Around Christmas, there were reports of an earthquake and major mountain rockslide in the wilderness near Juneau. But what came first: The earthquake or the slide?
Jamie Tait is a helicopter pilot based out of Atlin, British Columbia. The day after Christmas, he and his family were flying along the Taku River valley after checking on a cabin in the area.
“It’s pretty interesting because I’ve flown down that river for probably the better part of 35 years,” Tait said. “I noticed it right away, before the rest of my family did, and it’s pretty significant.”
About 46 miles northeast of Juneau, one mountain along the river looked as if part of its face had been sliced off.
“The area in the valley was all full of the debris and mud that had been pushed up when the mountainside collapsed,” Tait said.
Sonia Nagorski, assistant professor of geology at the University of Alaska Southeast, said some of the area’s mountain slopes are over 50 degrees. In other words, the slopes are so steep they’re almost like a cliff face.
“And so, it just crumbles and fails,” Nagorski said. “It’s pretty astounding that those rocks are sitting at the steep angle at all.”
Nagorski said there’s a lot of volcanic rock in the area, which used to be under the earth’s surface, and isn’t as strong as other forms of rock. It’s more susceptible to weathering under rain, snow, ice, and lots of freezing and thawing.
“It’s easy to think that our mountains are solid and stable, but the Earth’s surface is constantly shifting, especially when there are tectonic changes and glacial changes,” Nagorski said.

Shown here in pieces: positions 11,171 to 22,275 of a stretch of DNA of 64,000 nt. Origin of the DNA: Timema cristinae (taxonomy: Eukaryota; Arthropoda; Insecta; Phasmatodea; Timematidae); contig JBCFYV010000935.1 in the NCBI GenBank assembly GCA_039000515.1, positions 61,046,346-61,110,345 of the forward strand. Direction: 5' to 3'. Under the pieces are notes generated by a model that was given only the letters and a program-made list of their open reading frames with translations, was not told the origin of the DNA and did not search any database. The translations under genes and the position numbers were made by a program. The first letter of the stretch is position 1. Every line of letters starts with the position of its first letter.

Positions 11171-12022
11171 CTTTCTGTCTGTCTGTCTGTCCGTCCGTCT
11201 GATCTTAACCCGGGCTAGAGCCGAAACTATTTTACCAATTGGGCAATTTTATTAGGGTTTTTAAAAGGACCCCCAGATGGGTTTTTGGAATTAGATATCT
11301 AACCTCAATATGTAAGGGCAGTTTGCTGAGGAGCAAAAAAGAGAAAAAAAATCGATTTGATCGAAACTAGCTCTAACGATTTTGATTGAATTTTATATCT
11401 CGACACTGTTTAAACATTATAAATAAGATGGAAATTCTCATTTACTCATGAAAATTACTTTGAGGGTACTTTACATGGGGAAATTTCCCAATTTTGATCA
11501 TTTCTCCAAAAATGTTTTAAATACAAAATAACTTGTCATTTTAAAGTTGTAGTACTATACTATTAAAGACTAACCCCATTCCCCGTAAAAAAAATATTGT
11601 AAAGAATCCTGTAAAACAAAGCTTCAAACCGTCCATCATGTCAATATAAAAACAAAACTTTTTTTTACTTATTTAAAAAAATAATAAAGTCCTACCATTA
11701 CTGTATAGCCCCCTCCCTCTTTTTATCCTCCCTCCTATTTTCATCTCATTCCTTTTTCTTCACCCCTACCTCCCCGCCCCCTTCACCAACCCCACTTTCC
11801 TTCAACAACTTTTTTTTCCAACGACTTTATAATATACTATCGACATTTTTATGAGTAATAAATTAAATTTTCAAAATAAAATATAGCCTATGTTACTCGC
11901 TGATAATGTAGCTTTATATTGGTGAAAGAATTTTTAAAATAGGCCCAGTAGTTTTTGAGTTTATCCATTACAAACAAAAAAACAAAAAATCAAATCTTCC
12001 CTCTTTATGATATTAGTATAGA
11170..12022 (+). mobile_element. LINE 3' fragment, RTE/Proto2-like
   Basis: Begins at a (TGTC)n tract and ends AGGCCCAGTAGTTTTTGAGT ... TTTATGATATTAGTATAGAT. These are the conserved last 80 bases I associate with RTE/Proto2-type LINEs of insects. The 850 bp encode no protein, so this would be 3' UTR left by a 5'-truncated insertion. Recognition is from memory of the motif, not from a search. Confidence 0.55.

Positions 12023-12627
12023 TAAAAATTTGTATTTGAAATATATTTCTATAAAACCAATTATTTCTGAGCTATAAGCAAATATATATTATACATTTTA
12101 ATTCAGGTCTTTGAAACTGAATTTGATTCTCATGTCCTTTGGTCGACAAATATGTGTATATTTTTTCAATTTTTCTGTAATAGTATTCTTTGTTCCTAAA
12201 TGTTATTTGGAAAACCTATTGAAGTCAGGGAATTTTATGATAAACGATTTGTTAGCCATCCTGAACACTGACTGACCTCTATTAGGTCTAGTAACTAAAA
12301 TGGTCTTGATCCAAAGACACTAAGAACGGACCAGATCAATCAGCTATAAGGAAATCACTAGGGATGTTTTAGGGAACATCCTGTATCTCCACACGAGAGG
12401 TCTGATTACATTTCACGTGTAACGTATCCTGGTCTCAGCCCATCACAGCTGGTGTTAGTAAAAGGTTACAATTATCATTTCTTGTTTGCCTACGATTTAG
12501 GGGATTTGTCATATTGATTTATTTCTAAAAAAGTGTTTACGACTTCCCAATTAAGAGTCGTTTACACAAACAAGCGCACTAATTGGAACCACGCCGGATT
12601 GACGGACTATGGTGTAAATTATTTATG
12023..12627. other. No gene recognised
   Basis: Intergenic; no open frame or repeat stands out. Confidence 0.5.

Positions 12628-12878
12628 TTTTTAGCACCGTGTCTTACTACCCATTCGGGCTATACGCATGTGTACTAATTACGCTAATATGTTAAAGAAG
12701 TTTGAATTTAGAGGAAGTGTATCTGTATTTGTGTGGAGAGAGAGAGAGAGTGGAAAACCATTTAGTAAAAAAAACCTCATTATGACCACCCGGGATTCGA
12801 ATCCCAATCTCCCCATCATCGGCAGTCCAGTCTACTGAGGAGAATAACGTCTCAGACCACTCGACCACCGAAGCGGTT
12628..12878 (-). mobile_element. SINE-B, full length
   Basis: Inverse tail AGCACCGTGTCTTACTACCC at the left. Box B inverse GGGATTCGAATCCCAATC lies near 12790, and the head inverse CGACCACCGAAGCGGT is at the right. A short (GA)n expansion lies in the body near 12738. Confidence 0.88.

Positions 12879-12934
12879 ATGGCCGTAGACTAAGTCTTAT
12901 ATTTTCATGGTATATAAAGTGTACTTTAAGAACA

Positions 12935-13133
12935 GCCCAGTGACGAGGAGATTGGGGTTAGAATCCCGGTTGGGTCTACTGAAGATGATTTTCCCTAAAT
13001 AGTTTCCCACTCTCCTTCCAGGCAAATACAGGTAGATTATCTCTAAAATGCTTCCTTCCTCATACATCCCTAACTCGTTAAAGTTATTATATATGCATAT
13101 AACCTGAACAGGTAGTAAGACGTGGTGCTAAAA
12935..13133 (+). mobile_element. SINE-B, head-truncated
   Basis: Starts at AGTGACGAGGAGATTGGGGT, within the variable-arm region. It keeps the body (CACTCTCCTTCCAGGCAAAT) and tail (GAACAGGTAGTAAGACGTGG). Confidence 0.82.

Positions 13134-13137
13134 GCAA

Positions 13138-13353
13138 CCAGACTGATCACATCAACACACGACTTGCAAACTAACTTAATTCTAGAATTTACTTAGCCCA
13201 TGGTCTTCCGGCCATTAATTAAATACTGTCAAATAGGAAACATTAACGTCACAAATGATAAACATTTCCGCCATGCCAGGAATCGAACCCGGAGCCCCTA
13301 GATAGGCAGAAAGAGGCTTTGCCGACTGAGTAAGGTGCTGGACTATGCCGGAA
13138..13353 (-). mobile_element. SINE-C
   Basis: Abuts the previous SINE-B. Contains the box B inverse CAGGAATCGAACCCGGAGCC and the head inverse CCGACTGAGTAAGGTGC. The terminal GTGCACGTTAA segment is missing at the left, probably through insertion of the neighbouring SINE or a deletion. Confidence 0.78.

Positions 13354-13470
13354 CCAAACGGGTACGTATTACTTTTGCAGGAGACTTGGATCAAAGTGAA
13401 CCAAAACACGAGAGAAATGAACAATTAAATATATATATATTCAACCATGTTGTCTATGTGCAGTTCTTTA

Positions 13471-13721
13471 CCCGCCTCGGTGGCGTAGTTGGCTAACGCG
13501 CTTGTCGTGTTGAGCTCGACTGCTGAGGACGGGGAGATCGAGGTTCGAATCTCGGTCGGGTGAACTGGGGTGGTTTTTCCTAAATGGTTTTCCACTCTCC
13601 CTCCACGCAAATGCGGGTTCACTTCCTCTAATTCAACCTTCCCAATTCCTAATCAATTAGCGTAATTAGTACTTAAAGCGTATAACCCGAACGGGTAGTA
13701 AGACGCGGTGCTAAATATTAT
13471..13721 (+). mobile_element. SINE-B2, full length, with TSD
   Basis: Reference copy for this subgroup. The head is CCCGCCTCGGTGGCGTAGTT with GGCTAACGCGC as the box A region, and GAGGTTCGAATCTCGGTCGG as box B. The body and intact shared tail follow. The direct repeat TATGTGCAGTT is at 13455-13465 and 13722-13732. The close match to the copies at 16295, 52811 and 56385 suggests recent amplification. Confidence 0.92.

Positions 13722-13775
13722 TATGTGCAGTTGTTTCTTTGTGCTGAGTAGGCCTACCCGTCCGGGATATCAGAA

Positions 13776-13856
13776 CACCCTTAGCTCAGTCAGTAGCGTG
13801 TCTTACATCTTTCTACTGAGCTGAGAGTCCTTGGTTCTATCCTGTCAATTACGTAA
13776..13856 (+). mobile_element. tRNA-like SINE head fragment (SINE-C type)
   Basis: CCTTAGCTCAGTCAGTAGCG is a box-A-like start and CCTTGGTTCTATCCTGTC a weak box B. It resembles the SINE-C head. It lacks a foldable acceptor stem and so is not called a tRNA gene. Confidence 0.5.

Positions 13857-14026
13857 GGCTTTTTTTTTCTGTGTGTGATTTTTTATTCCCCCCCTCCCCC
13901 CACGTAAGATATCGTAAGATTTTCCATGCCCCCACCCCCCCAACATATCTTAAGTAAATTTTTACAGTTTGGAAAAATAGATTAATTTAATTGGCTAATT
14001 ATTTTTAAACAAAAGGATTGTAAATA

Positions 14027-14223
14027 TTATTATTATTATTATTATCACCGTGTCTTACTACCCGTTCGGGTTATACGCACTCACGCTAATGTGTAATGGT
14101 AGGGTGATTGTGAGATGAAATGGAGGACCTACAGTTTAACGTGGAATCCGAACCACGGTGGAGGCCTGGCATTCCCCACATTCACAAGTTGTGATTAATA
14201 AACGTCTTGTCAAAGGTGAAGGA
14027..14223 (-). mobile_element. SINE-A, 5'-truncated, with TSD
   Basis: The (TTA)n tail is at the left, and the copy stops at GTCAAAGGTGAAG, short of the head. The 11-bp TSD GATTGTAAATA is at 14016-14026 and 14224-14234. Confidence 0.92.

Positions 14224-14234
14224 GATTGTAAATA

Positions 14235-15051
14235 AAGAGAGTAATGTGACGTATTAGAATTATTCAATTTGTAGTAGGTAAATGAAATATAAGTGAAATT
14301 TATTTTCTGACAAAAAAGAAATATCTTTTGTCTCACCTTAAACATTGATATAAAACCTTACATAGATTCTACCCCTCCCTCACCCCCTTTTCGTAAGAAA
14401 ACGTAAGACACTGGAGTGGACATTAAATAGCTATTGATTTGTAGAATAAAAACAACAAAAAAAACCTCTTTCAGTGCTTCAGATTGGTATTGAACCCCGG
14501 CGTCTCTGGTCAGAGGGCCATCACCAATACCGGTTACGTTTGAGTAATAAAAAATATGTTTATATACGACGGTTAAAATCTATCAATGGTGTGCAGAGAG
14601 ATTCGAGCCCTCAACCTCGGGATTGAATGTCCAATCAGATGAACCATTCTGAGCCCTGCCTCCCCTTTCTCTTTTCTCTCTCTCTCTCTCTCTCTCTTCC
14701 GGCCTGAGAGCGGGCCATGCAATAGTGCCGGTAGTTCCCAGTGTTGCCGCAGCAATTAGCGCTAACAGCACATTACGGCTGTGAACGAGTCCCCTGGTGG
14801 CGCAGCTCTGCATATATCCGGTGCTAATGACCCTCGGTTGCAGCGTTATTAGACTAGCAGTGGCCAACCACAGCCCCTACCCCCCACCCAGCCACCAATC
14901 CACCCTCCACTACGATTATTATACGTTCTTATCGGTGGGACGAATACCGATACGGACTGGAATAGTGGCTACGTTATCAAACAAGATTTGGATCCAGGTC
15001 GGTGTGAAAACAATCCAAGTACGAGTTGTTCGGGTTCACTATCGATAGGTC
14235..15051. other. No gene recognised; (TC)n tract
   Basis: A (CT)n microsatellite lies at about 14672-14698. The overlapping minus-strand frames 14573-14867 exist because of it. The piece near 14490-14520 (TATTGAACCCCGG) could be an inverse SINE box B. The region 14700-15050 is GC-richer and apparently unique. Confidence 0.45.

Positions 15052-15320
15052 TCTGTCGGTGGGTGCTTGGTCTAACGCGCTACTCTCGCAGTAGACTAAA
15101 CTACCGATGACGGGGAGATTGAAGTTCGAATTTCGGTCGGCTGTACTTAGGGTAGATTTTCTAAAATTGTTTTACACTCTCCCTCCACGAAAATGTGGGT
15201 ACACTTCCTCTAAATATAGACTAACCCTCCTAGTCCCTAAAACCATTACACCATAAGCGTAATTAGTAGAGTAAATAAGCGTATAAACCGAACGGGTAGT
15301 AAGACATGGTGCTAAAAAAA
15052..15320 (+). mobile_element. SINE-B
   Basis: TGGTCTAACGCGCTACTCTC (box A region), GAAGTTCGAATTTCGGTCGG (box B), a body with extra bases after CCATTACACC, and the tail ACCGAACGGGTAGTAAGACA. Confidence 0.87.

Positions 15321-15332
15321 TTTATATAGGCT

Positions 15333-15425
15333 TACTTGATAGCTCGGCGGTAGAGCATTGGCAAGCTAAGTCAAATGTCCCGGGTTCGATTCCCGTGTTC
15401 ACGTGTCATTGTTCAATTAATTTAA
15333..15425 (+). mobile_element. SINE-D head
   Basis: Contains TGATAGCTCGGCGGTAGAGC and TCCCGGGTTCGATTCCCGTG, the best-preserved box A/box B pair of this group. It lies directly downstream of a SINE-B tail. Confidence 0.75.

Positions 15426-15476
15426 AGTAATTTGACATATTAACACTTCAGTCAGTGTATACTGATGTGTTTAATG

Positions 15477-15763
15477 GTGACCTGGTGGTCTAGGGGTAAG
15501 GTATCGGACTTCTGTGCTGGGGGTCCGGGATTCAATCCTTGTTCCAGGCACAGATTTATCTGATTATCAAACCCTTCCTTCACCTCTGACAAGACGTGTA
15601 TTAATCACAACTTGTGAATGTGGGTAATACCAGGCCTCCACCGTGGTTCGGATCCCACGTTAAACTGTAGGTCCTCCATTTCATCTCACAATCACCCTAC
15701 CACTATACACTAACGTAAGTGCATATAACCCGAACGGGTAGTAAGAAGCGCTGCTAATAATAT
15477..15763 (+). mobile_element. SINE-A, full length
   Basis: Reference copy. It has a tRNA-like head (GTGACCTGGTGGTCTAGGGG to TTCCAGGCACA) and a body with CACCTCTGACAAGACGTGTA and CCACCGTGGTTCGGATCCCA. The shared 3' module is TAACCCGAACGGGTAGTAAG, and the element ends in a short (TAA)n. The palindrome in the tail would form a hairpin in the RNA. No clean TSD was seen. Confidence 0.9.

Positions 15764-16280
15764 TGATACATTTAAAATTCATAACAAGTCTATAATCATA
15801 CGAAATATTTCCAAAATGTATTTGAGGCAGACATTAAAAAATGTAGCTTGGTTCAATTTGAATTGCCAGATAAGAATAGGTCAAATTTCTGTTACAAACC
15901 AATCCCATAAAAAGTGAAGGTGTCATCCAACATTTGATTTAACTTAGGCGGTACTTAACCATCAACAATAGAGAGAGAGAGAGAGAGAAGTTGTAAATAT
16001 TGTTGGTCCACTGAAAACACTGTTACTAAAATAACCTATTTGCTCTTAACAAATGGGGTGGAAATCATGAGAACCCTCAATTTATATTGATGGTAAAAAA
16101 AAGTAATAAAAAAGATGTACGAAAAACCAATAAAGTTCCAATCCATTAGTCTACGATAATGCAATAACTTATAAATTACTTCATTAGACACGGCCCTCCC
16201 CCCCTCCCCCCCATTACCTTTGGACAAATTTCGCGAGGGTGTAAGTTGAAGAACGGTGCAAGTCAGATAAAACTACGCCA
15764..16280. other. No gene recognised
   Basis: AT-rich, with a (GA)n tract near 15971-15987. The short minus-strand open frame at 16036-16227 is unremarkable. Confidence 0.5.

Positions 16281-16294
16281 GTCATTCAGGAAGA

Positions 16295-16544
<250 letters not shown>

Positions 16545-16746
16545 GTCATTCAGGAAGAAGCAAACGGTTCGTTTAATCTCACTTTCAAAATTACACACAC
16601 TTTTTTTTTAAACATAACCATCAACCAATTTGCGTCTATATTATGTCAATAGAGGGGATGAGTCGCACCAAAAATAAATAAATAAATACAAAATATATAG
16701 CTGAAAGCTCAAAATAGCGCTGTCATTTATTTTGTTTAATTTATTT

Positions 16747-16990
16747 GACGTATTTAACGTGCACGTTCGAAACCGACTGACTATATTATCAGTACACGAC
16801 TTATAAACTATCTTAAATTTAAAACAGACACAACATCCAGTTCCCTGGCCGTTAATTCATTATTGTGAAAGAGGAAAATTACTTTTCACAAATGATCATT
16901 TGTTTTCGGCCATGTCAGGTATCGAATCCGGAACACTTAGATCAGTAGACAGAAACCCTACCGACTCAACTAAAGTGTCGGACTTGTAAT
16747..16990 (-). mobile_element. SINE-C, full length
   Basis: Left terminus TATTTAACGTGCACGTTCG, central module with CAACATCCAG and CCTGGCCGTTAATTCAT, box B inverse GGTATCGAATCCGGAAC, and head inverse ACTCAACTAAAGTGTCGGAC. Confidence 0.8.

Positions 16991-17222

“A lot of the changes can be quite sudden. And land sliding is the primary method of erosion in mountains steeper than about 30 to 40 degrees, which are plentiful here.”
Nagorski said it’s not clear exactly how much of the nearly 4,000-foot mountain actually flaked off and fell away at 10:50 a.m. on Christmas Eve. Her best estimate is 20 million cubic feet of material, or enough to fill up half of the Houston Astrodome.
When all that rock fell, it was enough to literally shake the earth. Natalia Ruppert, a seismologist with the Alaska Earthquake Center, said if the shaking was caused by an earthquake, it would’ve registered as a magnitude 2.8 or 2.9.
Ruppert is clear, however: The landslide was not triggered by an earthquake. It’s easy for seismologists to distinguish the sudden, abrupt start of an earthquake from a landslide’s gradual building of intensity, sometimes over several minutes.
“It starts very small, and then gradually the amplitude of the signal picks up and then becomes larger and larger as the landslide mass kind of gains momentum and moves down the slope,” Ruppert said. “And then it plays out as all those rocks come to a final resting place.”
Ruppert said this wasn’t the first, or even the biggest event in the area: Bigger landslides were detected around Southeast Alaska in 2005 and 2008.
“And then, in subsequent years, some of them are much, much larger than this landslide on the Taku River,” she said. “Some of those were so large that they were detected even globally.”
The Taku River is one of biggest salmon producing rivers in Southeast Alaska. Since it crosses an international boundary, both United States and Canada share its harvest.
David Harris, commercial fisheries area management biologist with the Alaska Department of Fish and Game, said the slide likely destroyed any salmon roe at the foot of the mountain. But he believes it won’t have a big impact on salmon runs overall.
“The channel is fairly braided,” Harris said. “There’s two or three large channels already, plus smaller connecting side sloughs and whatnot. There’s plenty of room for the water to find a way through. It’s not like a narrow valley that’s filled up with material.”
Harris said much bigger landslides have completely blocked the Taku in the past, but the river always finds a way to cut through them.
Pilot Jamie Tait warns Alaskans who have cabins or recreate along the Taku to watch out for uprooted and dead trees washing downriver in the spring.